Drink through a straw
If you’re partial to swigging on fizzy drinks, it would be unfair to ask you to ditch the habit altogether, but drinking through straws can help limit the chance of tooth decay and staining.
Place the straw towards the back of the mouth so as to avoid the liquid coming into contact with teeth. Do this with:
- Fruit juice
- Fizzy drinks
Chew Sugar Free Gum
Chewing on sugar free gum after meals is a great way to stimulate saliva production. This neutralises and dilutes the acid that lingers in your mouth after it break downs the food you’ve eaten.
Be careful not to chew on coloured chewing gums because these can contribute to the staining of the teeth and acid procution.
Floss in a Flash
Typically it’s not convenient to brush your teeth during a working day but carrying a handy roll of dental floss means you can clean your teeth and gums without the need of an elaborate ceremony involving a toothbrush and toothpaste.
You can floss when at the traffic lights or keep some stashed in your desk to clean after lunch. It can be tricky to get the hang of at first, but after some practice it will be second nature and a mirror won’t be needed.
Ditch Destructive Habits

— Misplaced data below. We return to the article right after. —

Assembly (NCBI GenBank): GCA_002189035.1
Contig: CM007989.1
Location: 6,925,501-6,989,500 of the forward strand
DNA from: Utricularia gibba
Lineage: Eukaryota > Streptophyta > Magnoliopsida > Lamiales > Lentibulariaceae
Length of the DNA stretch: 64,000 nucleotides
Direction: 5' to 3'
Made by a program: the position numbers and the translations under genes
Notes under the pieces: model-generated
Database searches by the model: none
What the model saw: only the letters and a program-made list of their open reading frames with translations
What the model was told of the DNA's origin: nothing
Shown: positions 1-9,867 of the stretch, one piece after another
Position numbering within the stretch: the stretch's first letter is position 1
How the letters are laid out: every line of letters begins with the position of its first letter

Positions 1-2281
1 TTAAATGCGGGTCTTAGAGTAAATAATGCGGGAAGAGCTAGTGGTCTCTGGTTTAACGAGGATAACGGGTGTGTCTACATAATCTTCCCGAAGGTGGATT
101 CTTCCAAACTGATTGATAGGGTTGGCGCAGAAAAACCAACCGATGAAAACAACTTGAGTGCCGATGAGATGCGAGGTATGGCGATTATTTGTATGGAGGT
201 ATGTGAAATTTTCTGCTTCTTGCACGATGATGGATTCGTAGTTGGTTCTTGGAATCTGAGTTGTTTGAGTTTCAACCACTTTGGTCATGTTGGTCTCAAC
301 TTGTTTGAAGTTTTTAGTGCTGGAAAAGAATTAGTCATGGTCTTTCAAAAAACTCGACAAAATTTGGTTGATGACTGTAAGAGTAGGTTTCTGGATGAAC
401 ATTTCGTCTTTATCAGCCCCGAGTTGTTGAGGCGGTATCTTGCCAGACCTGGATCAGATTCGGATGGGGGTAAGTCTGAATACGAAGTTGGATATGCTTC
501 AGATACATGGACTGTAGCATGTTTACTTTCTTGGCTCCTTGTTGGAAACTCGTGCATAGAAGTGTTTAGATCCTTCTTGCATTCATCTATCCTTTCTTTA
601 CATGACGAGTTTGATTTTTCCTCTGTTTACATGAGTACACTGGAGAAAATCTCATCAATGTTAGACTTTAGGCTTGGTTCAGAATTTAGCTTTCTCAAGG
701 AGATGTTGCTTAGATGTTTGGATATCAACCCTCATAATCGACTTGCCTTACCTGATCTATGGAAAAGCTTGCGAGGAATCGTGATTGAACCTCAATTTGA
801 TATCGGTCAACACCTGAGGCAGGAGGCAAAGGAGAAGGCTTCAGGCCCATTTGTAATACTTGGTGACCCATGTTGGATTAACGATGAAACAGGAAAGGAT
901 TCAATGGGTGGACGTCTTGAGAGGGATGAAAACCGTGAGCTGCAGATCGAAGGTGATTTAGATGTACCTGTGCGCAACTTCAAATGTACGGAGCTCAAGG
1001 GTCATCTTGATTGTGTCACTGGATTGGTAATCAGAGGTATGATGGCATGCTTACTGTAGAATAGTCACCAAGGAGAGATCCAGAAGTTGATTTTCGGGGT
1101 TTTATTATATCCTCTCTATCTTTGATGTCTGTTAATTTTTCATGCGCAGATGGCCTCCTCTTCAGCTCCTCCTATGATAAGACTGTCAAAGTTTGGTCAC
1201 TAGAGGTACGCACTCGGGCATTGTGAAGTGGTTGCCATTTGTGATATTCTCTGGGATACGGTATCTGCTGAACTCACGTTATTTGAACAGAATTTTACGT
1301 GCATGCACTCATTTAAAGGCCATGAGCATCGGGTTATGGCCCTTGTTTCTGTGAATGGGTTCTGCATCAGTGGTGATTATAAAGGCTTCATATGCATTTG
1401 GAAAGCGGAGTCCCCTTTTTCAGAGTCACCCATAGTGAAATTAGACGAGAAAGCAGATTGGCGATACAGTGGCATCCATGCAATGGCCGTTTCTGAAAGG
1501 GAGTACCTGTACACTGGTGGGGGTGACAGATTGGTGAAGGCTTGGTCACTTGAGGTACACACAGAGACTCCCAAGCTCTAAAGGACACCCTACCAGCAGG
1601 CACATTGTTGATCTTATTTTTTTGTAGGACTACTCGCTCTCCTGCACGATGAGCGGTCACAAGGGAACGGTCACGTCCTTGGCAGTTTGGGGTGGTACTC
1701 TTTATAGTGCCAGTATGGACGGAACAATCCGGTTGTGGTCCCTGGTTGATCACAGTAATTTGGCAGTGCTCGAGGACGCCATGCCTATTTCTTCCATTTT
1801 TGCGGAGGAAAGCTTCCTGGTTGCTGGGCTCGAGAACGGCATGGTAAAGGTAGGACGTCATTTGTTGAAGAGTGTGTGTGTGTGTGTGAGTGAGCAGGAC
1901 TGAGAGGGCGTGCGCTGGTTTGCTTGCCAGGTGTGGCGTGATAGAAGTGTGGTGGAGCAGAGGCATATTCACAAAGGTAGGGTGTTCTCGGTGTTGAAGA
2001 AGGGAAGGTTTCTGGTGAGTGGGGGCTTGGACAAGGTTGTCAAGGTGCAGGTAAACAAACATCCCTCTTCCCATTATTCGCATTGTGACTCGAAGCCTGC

Image Image Courtesy: NedoB/BigStock.com
Busy professionals can often turn to cigarettes as a form of stress relief, but tobacco interferes with the production of saliva which helps wash away corrosive acid.
Opt for nicotine patches or sugar free relief gums to help with cravings.
It’s worth noting that e-cigarettes have not been fully studied though as they deliver nicotine it’s assumed they have a negative impact on oral health.
Alcohol is also known to erode the surface on the teeth, so for those who enjoy a pub lunch or a celebratory drink on Friday consumption should be limited to the recommended daily allowance.
- Do not regularly drink more than 14 units a week.
- Consumption should be spread over three days or more if you drink as much as 14 units a week.
What’s more, it’s estimated that heavy drinkers and smokers have an alarming 38 times increased risk of developing mouth cancer than people who neither drink nor smoke.
Prevent Tooth Decay Long-term
Adding these small changes into your daily life can help prevent decay as part of a compressive oral hygiene routine, including brushing twice daily with fluoride toothpaste and a yearly visit to your dentist will pin point any concerns you have in order to keep your teeth, gums and mouth in optimal health.
Luckily, for those who are concerned about early stages of tooth decay you can reverse the damage by making small changes to your diet and sugar intake. This will increase the strength of your teeth allowing you to resist decay.
Those who suffer decay may not feel they can smile freely and can suffer from low self-esteem due to this.
By following these tips for busy professionals you will be able to keep a healthy mouth that isn’t affected by our ever demanding schedules.
About the author: Suzanne Vallance is a dental industry writer from Glasgow, Scotland, she represents the Berkeley Clinic a multi-award winning cosmetic dental practice.
Main image courtesy: GeorgeRudy/BigStock.com